It was another year of outstanding DIY culture output from micropublisher Colossive Press. One where comics became a more fixed part of their publishing plan with new material from A Wolfgang Crowe’s Fractures and classic small press reprints in A Trial Death & Other Stories, collecting some of Glenn Dakin’s ‘Abe’ comics. Of course Colossive had already showcased the practice of a number of small press comickers in their tactile, fold-over Cartographies series which features creators from a variety of artistic mediums. Fitting then that the first cartography we look at in 2024 is a new comic from a self-publishing legend, as Ed Pinsent presents ‘False Alarm: The Collapse of False-Face’.
This is not the first time Pinsent has contributed to the range with his ‘Astorial Cutaway’ comic appearing as Colossive Cartographies #42. ‘False Alarm: The Collapse of False-Face’ in Colossive Cartographies #51 ties into the veteran small presser’s Illegal Batman strips, though it’s 100% accessible for new readers. Pinsent’s second cartography follows its predecessor in its inventive consideration of how to use the physicality of the Turkish Map Fold format to its fullest potential, with one nine-panel comic strip featuring on the opened A4 zine and another related one running in the folds, being slowly revealed as ‘False Alarm’ is pulled open.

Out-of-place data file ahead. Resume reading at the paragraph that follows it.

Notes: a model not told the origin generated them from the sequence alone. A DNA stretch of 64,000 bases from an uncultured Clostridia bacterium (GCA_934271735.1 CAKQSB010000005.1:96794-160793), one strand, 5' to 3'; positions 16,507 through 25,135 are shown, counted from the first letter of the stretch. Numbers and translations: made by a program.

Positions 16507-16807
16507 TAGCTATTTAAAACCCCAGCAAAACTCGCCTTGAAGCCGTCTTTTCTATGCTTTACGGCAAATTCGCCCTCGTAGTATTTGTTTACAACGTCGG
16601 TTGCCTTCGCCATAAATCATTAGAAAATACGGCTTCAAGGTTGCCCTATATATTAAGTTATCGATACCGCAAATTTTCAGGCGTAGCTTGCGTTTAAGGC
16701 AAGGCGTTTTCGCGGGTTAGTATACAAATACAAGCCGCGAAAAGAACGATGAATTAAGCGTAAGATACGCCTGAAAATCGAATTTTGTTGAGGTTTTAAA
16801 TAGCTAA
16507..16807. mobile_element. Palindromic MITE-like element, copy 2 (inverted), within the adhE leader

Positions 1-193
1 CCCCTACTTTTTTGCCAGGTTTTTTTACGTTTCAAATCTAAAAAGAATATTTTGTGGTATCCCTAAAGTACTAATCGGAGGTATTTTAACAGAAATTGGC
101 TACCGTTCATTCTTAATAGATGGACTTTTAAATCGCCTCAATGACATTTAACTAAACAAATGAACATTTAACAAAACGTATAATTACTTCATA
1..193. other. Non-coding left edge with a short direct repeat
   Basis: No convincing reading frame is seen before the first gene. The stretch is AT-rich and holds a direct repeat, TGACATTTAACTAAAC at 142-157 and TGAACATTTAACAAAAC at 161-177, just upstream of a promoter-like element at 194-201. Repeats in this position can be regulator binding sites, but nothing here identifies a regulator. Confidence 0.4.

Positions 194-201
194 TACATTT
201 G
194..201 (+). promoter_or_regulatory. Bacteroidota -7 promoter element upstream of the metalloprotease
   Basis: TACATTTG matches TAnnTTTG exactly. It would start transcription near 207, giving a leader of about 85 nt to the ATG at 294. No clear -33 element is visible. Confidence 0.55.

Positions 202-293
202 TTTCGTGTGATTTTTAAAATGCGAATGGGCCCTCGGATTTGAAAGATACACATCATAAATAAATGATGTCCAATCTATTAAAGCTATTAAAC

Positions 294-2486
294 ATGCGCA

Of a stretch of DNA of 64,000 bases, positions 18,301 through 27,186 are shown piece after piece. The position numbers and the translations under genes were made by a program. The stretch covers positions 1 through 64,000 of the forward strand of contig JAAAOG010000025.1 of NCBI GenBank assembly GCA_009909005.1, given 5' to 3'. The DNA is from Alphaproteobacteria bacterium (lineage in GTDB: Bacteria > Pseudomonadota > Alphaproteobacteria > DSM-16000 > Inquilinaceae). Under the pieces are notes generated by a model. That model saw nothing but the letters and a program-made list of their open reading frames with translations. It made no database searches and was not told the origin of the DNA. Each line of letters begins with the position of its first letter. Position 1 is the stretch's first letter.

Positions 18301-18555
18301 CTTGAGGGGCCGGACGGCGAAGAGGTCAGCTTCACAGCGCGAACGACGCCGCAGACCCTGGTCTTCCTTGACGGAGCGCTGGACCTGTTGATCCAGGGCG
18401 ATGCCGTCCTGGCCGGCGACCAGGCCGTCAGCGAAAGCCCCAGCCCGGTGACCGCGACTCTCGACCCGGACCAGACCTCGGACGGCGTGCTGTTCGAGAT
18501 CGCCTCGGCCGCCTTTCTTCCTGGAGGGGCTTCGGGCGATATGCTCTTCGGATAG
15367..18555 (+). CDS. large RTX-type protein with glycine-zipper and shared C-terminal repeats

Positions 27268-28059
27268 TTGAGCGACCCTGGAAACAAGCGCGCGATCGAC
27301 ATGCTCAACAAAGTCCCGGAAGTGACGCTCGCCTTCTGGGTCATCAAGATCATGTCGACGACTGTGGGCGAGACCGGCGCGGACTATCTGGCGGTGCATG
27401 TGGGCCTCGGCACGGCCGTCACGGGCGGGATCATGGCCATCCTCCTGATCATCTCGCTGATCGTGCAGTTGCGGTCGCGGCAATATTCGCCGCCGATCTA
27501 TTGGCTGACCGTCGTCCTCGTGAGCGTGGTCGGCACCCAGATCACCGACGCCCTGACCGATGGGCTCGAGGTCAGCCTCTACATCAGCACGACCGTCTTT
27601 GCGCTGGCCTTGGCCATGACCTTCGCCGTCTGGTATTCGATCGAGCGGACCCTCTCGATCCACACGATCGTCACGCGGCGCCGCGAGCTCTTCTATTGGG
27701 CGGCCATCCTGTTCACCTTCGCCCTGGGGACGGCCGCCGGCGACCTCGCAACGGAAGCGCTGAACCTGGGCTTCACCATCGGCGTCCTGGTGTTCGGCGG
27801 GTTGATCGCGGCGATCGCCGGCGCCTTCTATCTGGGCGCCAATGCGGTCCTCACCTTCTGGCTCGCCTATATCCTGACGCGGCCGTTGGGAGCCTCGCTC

This is a fondly teasing spotlight on the life of a colourful super-villain, with the main strip depicting him in a number of his trademark disguises commenting on his criminal schemes of the moment. This is sequential storytelling that asks readers not simply to fill in the spaces between panels but also entire possible narratives that sit there just out of sight. It’s a short love letter to the silliness and wonderfully ludicrous standards of a long gone era of the super-hero genre; before the grimness and the grittiness replaced the pantomime and the spectacle. As ever with this series of zines, this is also a publication that will hopefully lead to a new appreciation of the work of a UK indie mainstay from another generation of comics self-publishing fans.
Ed Pinsent (W/A) • Colossive Press, £2.00
Review by Andy Oliver